News from Senator Peter Roskam Senate Republican Whip
  315 West Wesley Street 309H State House
  Wheaton, Illinois 60187 Springfield, Illinois 62706
  630-690-4500 217/782-8022  

For Immediate Release

Date:  May 26, 2006/mkp

Senate Republican Week in Review: May 22-26

Springfield, IL – Reactions to Governor Rod Blagojevich’s latest campaign scheme, a $10 billion education funding plan, have ranged from stiff opposition to skeptical at best, according to Illinois State Senator Peter Roskam (R-Wheaton), who is unconvinced that the plan to sell off the Illinois Lottery is the most effective and responsible way to revamp the education system.

The Governor’s proposal, announced at a Chicago press conference Tuesday, includes selling the state’s annual revenue stream from the Illinois State Lottery to a private investor in return for a large up-front windfall of cash, which he estimates would total $10 billion.

However, several newspaper editorial boards have already pointed out that the Governor’s plan would leave a $2 billion-per-year hole in the budget after only four years, calling the plan a “quick infusion of money” that “spends tomorrow's revenues on today's needs.”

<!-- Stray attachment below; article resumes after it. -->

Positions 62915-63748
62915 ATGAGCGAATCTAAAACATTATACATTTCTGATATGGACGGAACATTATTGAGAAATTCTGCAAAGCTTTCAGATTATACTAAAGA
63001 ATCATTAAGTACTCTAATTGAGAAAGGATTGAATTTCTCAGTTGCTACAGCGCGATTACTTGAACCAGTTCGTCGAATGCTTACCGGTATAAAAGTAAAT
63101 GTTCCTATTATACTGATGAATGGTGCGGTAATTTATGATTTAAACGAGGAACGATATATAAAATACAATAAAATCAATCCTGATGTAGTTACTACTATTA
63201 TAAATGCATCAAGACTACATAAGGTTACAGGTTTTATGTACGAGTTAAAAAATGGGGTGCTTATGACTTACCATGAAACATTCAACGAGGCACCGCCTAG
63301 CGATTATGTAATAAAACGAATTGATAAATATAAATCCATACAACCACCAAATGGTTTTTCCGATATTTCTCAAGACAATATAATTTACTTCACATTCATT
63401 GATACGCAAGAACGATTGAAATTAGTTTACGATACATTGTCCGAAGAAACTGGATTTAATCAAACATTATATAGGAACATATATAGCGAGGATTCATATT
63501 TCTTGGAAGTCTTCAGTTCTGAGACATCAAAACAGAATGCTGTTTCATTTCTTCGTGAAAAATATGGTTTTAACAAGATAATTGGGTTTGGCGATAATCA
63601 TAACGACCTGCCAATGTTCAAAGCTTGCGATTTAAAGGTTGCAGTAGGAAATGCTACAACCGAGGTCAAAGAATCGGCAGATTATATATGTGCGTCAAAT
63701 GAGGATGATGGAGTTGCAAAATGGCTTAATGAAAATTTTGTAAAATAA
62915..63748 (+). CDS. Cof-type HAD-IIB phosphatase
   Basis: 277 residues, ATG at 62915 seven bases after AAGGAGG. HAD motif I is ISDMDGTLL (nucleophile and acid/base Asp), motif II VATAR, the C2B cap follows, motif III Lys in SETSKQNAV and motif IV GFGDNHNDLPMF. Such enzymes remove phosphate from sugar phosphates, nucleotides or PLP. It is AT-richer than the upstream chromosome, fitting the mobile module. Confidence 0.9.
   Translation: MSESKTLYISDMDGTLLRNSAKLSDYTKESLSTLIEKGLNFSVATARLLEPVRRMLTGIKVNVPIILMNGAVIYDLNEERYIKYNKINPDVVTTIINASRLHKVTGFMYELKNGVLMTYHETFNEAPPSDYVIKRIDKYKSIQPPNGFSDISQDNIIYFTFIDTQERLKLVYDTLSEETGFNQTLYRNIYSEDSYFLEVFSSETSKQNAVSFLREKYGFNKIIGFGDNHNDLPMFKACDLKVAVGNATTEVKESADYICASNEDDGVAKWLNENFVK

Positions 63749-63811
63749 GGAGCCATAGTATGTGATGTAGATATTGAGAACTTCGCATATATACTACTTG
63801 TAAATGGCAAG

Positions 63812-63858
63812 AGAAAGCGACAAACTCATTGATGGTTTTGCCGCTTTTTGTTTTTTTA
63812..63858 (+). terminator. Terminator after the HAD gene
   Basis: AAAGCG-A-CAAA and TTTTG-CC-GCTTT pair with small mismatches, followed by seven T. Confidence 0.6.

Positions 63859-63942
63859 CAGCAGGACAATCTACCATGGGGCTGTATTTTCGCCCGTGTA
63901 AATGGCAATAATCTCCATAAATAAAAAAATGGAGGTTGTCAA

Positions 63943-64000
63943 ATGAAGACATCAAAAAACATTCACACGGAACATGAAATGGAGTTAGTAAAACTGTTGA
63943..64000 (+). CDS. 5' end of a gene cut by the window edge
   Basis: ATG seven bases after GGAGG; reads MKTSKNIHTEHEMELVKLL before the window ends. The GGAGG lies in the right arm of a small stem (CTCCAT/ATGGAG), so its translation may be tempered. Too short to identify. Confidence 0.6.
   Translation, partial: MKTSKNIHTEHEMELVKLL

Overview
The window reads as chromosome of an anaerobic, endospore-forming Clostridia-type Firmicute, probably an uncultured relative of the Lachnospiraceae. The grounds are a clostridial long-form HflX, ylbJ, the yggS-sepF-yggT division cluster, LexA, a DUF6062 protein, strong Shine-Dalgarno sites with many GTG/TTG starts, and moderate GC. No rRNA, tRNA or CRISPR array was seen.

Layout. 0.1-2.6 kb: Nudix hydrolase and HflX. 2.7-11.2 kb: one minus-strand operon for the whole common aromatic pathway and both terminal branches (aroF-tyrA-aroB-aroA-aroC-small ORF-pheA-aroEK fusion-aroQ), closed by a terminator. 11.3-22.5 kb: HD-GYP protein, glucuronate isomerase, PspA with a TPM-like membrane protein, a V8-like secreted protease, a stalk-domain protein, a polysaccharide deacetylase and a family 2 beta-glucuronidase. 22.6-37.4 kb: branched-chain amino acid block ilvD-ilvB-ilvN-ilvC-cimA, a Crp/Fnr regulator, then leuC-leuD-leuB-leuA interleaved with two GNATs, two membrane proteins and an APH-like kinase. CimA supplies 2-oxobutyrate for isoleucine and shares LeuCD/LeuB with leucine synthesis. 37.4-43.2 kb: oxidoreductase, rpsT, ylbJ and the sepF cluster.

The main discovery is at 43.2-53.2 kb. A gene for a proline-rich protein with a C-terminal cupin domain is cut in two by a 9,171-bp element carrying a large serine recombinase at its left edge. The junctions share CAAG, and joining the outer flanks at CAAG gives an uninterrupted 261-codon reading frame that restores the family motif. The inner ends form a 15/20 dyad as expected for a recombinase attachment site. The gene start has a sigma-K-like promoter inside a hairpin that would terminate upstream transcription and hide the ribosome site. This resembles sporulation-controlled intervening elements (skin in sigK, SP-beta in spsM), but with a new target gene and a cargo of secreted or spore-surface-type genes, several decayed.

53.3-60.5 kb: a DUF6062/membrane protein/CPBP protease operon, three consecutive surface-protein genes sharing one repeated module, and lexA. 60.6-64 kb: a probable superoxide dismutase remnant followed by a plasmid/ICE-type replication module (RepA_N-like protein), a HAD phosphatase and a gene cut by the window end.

Senate Republicans maintain that while education funding is an issue that needs to be tackled, any proposal needs to reflect careful thought and consideration as to the feasibility of implementing such a plan and the long-term consequences that may accompany it.

Furthermore, lawmakers question why the Governor, if he is truly committed to reforming education, did not present the plan during the spring legislative session and work on a bipartisan, responsible, and effective solution.

The Senator noted that lawmakers also have cause for concern based on the Administration’s dismal track record for introducing radical ideas to raise money that ultimately fail or completely backfire. In the past three years, he has advocated doubling the number of gaming positions to generate money for schools, legalizing Keno to pay for school construction, selling the Toll Highway Authority Headquarters, the state’s main office building in Chicago, and Illinois’ 10th riverboat license , and eliminating the State Board of Education. None of those proposals have met with success.

Also worth noting, the Blagojevich Administration has an affinity for under-funding its current commitments, and stealing money that has already been designated for specific purposes. Just this week, Governor Blagojevich signed Senate Bill 1520 which authorizes him to raid another $1.1 billion from the pensions of downstate and suburban teachers, after having pilfered $1.2 billion from the same retirement systems in 2005.

Other legislation signed into law this week includes: